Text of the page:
Health is the most important wealth

If you are lucky enough to have health insurance provided by your employer, that narrows your options to the plans offered by your employer. If you don’t have coverage through your job, perhaps an organization or association you belong to will allow you to purchase health insurance through them at a group rate.

Another option is to check your local Obamacare health insurance marketplace to see if you qualify for an initial premium credit, which would allow you to lower your premium costs. Even if you don’t qualify for the credit right away, buying your health insurance through the marketplace means you can qualify for it when you file your tax return for the year.

If you are unable, or unwilling, to obtain health insurance from any of these sources, you will have to resort to purchasing a private plan. It will give you the widest range of options, but it will likely be much more expensive.

Deciding what type of policy to buy

Health insurance policies come in a variety of basic types, although you may not have access to all of these options through your preferred source. Health Maintenance Organizations (HMOs) are a very common type of health insurance policy. With an HMO, you must use health care providers within the policy’s network and you must get a referral from your primary care physician to see a specialist.

Preferred Provider Organizations (PPOs) are also quite common. A PPO health insurance policy has a network, but is not limited to in-network care, although using network providers is cheaper and you don’t need referrals to see specialists.

Exclusive Provider Organizations (EPOs) are a hybrid between HMOs and PPOs. You must join the plan’s network, but you do not need referrals for specialists. Finally, Point of Service (POS) plans are a less common option that are essentially the opposite of an EPO. You are not limited to the POS plan network, but you do need a referral to see a specialist.

Of the four common types of plans, an HMO or EPO tends to be cheaper than a PPO or POS with the same level of coverage. However, if network coverage is poor in your area, or you’re not comfortable limiting yourself to network providers, it may be worth paying a little more to get a PPO or POS policy.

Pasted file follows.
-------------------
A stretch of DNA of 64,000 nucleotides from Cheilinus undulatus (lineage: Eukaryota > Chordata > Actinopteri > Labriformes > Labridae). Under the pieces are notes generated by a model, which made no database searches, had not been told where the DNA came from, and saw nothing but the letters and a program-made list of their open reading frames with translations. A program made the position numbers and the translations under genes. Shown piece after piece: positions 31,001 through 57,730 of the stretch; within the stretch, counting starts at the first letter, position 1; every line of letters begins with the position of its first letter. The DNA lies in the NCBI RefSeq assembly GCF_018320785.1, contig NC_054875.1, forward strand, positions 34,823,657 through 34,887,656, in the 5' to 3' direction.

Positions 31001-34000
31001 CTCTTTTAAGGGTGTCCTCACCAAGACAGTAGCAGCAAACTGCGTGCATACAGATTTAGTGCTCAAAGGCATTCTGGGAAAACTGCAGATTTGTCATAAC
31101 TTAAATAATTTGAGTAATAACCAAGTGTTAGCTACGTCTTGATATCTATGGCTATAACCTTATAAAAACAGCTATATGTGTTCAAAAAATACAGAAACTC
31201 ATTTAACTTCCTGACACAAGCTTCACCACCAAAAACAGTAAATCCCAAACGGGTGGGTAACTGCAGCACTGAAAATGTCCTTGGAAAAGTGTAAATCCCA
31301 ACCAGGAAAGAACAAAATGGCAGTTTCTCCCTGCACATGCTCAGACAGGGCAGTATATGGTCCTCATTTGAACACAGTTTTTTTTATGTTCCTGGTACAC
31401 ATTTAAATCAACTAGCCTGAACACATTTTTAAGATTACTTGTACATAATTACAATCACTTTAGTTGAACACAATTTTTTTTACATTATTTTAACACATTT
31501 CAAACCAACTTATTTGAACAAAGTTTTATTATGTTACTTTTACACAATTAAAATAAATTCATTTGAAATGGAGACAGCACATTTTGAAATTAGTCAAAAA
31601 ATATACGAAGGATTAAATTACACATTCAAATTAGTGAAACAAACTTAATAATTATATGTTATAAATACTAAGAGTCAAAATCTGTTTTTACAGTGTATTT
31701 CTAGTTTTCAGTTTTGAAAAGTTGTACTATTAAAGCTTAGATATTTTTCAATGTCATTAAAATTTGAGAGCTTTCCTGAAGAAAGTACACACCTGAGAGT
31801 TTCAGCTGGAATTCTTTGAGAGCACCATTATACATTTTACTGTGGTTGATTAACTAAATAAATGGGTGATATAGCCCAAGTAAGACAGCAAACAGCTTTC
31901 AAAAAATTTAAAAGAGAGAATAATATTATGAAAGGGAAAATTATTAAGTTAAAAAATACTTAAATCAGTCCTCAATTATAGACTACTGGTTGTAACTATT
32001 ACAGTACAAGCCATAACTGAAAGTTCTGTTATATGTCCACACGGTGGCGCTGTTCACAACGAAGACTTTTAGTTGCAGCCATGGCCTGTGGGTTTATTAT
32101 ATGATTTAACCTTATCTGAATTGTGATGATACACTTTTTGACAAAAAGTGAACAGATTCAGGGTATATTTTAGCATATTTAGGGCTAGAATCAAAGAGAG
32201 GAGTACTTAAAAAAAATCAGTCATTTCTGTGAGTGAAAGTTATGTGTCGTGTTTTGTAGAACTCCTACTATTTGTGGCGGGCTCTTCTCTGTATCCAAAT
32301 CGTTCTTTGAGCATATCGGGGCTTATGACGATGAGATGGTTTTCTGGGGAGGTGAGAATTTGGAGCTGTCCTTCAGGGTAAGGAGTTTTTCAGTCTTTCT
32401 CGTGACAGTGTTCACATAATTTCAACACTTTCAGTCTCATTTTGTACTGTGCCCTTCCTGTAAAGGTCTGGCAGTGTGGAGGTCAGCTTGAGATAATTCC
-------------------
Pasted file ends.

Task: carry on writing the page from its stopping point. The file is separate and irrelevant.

Plus: Buyer Beware: Long-Term Care Costs Are Rising, Survey Finds

More: Obamacare reform efforts are dead for now. What does that mean if you are an Obamacare consumer?

More: Trump Says He Will Negotiate With Democrats Over Health Care Plan

High deductible versus low deductible

All other things being equal, the higher the deductible for a plan, the lower the monthly premiums. A high deductible means that you will have to pay a large amount of health care expenses before the insurance policy takes effect, but if you have little or no medical expenses in any given year, these plans can be a bargain. Very low medical expenses mean that you probably won’t exceed the deductible, even from a low deductible plan, so getting a plan with a high deductible keeps your insurance costs as low as possible while protecting you at the same time. case something catastrophic happens.

If you decide to go the high deductible route, your best bet is to get a Health Savings Account (HSA) -enabled plan and fund it with at least the equivalent of a year’s deductible. An HSA plan perfectly covers the biggest weakness of a high deductible health insurance policy, meaning that you would have to fork out a large amount of money for a major medical expense before the insurance would take over. If you have a full-year deductible hidden in your HSA, you can use that money to finance your share of expenses, while simultaneously enjoying the triple tax advantage that an HSA offers.

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Coverage comparison

There are two main factors that affect how well a particular plan will cover your medical expenses: the plan’s network and its coverage policies. Even if you choose a plan with out-of-network options, like a PPO, it’s best to use in-network providers as much as possible because doing so will lower your costs. And the rules that a given health insurance policy uses to decide what is covered and what is not covered, and how much copayments will be, can make a big difference in how useful a particular policy is to you.

For example, if there is a fairly expensive drug that you take every day, you will definitely want to get a health insurance policy that includes that drug on its formulary. If you travel a lot, stick to plans that offer good out-of-area treatment options. And if you already have a primary care doctor, you will definitely want to choose a plan that includes your doctor in its network.

Find the best deal

If you are caught between two or three different policies and can’t decide which one to choose, try this exercise. Multiply the monthly premium by 12 to get a plan’s yearly cost, then add the plan’s out-of-pocket maximum. The result is the most you would end up spending on health care if you had one or more major medical expenses during the year. Do this calculation for each plan you are considering, and then compare the results. The plan with the lowest total is probably the best deal for you.

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